Briefly, the Habermasian model offers a complex interpretation of what is known as public sphere and its connections with other interesting phenomena like public opinion. The use of the Habermasian model of public sphere has become even more controverted at the EU level. In this context, Habermas defines the European public sphere (EPS) as a communication network which goes beyond the national borders and helps at discussing and solving relevant and shared issues.
According to Habermas, there are some aspects that need special attention regarding the possibility of creating a European public sphere. The first thing to be considered is that a EPS means a process of trans nationalization of the national public spheres and not the effort of creating a supranational structure; the EPS is a process which is mainly created through media and with the help of political elites who should encourage the discourse with an European core, rather than with a strictly national nature.
In the last decade, due to the complexity of the concept, the study of the EPS has become one of the central points of interest for researchers in fields like sociology, politics, communication and media. But, according to Bârgăoanu, the theoretical findings regarding the EPS can be classified in three main models: the heavy EPS, the light EPS and the ad hoc EPS.
In short, the EPS as a heavy public sphere refers to the existence of a single, supranational public sphere; the EPS as a light public sphere refers to the existence of Europeanized national public spheres, while the EPS as an ad hoc public sphere refers to the aggregation of individual opinions on different European topics in a public form. Beyond the differences among them, there is at least one conjunctive linkage which defines the EPS as the process that allows citizens to participate in taking a collective decision, in the (re)production and transformation of the social imaginary.
Following the goal of this article, I will shortly revise the critics addressed to the model of a heavy/supranational EPS and then I will concentrate on characterizing the other two models of the EPS, which seem to be more contiguous with our empirical analysis. So, as Bârgăoanu points out, there are some important aspects of the heavy EPS criticized by various researchers: the heavy EPS is impossible to accomplish since the context in which the EU activates is becoming more and more divergent and discrepant; the heavy EPS is an ideal public sphere since there are not empirical studies which can certify its existence; the Europeanization of communication is a very complex process which involves a set of necessary conditions such as the permanent relocation of national contexts to the European context, the mutual observation of other public spheres, the permanent active participation in the creation of the public sphere, the use of the same reference frames as in other public spheres in the EU, the awareness of the existence of the European frame as a central frame for the public spheres.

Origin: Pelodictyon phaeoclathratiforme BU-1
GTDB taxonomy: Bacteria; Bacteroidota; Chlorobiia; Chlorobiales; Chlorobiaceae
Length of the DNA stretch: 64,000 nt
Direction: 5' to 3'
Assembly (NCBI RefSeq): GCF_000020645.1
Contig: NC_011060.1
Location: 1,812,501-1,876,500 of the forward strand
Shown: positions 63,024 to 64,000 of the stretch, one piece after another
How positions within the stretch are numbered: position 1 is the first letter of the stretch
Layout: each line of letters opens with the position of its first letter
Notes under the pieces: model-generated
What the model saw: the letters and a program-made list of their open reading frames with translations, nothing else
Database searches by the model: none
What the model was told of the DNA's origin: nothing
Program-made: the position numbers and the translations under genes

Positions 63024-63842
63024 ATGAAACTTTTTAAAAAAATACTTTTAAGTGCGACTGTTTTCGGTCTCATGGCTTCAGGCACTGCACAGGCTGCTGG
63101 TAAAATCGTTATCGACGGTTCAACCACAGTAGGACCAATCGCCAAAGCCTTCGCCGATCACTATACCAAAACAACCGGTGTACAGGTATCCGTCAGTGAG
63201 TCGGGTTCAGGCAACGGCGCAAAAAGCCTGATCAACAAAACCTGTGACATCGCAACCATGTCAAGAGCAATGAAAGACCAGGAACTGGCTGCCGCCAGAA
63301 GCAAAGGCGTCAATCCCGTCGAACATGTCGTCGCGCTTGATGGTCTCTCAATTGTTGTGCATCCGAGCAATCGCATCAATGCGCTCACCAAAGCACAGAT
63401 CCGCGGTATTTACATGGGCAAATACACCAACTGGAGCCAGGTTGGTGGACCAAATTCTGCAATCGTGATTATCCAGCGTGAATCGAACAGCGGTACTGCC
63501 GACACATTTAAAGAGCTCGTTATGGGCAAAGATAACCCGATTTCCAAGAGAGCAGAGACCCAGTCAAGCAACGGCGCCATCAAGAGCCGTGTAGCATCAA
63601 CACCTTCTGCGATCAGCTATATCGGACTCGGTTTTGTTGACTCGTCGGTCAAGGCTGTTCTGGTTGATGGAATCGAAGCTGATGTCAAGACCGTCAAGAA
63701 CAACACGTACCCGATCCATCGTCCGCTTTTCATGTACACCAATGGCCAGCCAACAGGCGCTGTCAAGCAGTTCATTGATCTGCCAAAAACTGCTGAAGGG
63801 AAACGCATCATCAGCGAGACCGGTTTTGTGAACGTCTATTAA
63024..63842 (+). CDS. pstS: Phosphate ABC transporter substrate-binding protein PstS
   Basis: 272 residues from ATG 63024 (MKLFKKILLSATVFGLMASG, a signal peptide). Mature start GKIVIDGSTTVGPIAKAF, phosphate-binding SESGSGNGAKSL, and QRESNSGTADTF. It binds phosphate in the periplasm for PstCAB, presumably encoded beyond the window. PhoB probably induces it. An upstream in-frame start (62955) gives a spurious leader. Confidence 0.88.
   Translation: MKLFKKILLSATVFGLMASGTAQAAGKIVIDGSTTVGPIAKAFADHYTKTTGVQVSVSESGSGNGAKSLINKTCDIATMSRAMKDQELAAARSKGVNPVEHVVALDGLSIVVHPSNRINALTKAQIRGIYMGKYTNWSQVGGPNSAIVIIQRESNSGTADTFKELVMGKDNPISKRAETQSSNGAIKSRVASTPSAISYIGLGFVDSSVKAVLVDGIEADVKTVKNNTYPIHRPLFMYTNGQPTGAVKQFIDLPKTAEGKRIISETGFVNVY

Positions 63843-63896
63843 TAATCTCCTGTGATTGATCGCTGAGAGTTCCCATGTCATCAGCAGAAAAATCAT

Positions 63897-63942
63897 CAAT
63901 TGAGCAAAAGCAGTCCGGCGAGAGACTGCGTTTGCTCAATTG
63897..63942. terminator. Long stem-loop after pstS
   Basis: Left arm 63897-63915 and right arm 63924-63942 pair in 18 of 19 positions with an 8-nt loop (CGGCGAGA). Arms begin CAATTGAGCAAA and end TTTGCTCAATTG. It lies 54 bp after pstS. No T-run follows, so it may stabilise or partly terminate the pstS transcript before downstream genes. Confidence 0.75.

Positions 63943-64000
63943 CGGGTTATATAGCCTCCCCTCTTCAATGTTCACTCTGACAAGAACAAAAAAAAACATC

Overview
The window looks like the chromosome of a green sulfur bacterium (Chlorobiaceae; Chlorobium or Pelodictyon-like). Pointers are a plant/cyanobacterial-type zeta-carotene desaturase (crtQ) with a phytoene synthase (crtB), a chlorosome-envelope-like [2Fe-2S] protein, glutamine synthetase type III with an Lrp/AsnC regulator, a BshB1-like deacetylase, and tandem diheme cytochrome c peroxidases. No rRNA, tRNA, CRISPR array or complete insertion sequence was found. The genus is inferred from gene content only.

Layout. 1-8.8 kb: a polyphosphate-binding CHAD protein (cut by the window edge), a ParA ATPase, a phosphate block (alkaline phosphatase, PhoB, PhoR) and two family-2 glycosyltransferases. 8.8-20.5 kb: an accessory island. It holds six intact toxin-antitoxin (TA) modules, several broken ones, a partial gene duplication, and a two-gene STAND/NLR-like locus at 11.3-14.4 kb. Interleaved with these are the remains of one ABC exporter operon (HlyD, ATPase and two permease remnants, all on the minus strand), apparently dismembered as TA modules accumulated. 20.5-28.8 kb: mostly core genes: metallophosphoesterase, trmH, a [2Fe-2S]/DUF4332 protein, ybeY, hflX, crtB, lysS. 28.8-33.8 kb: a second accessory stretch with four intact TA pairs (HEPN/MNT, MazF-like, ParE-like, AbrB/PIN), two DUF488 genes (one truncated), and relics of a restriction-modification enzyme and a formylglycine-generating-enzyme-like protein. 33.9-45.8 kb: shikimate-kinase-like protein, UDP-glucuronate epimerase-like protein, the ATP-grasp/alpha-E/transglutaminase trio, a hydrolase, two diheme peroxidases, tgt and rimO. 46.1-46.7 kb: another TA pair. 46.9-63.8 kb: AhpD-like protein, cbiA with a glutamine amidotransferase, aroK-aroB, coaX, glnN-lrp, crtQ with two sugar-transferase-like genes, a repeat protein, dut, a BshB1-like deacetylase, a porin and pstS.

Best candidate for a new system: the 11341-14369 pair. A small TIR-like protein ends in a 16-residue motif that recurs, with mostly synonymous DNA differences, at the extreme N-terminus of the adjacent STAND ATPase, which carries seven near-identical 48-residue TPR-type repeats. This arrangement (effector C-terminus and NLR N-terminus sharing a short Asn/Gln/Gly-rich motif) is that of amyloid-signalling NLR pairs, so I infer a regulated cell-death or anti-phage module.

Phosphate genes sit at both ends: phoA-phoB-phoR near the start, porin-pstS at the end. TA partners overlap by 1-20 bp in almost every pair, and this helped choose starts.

The model which frames the EPS as a light public sphere has its roots in the theoretical approaches that reject the idea of a singular EPS and postulate the existence of a multitude of Europeanized public spheres. These approaches gave birth to a set of two dimensions concerning the process of Europeanization – horizontal (attention to the events and discussions coming from other countries in the EU) and vertical (attention to the events and debates concerning the policies coming from the center, from Brussels). These two dimensions were firstly introduced in the literature by Koopmans & Pfetsch and, as the authors suggest, the way in which a public sphere can be labeled as national, supranational or European depends on the communication linkages throughout these spaces.
Another important contribution which clarifies these two dimensions is that of Brüggemann & Kleinen-von Königslöw. The authors suggest the existence of four types of Europeanization: comprehensive Europeanization – both vertical and horizontal dimension are highly visible; segmented Europeanization – there is only the vertical dimension, giving strong attention to Brussels and little or no attention to other member states; Europeanization aloof from the EU – there is only the horizontal dimension, the policies coming from Brussels are completely ignored and a parochial public sphere – there is not any of these two dimensions and the reason is that there could not be established a form of communication between the national and EU entities.